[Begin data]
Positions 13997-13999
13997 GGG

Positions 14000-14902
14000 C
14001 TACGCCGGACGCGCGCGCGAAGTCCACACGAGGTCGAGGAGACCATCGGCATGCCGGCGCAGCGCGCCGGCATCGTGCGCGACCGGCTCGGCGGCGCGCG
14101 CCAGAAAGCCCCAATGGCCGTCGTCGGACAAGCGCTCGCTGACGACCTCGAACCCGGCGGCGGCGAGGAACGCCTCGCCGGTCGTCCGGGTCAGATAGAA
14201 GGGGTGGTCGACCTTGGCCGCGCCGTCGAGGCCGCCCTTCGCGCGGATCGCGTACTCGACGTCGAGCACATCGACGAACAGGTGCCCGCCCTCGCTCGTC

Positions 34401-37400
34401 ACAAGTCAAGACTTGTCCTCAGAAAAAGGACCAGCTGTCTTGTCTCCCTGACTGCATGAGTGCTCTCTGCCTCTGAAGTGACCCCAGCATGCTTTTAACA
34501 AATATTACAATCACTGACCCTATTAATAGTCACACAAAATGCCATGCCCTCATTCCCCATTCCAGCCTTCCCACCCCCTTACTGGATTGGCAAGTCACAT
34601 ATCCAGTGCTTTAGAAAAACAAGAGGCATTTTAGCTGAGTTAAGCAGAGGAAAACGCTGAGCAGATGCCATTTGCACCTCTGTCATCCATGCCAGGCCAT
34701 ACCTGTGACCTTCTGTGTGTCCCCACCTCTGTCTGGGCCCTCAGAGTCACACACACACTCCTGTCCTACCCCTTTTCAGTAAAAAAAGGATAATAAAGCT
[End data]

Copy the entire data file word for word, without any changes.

Positions 13997-13999
13997 GGG

Positions 14000-14902
14000 C
14001 TACGCCGGACGCGCGCGCGAAGTCCACACGAGGTCGAGGAGACCATCGGCATGCCGGCGCAGCGCGCCGGCATCGTGCGCGACCGGCTCGGCGGCGCGCG
14101 CCAGAAAGCCCCAATGGCCGTCGTCGGACAAGCGCTCGCTGACGACCTCGAACCCGGCGGCGGCGAGGAACGCCTCGCCGGTCGTCCGGGTCAGATAGAA
14201 GGGGTGGTCGACCTTGGCCGCGCCGTCGAGGCCGCCCTTCGCGCGGATCGCGTACTCGACGTCGAGCACATCGACGAACAGGTGCCCGCCCTCGCTCGTC

Positions 34401-37400
34401 ACAAGTCAAGACTTGTCCTCAGAAAAAGGACCAGCTGTCTTGTCTCCCTGACTGCATGAGTGCTCTCTGCCTCTGAAGTGACCCCAGCATGCTTTTAACA
34501 AATATTACAATCACTGACCCTATTAATAGTCACACAAAATGCCATGCCCTCATTCCCCATTCCAGCCTTCCCACCCCCTTACTGGATTGGCAAGTCACAT
34601 ATCCAGTGCTTTAGAAAAACAAGAGGCATTTTAGCTGAGTTAAGCAGAGGAAAACGCTGAGCAGATGCCATTTGCACCTCTGTCATCCATGCCAGGCCAT
34701 ACCTGTGACCTTCTGTGTGTCCCCACCTCTGTCTGGGCCCTCAGAGTCACACACACACTCCTGTCCTACCCCTTTTCAGTAAAAAAAGGATAATAAAGCT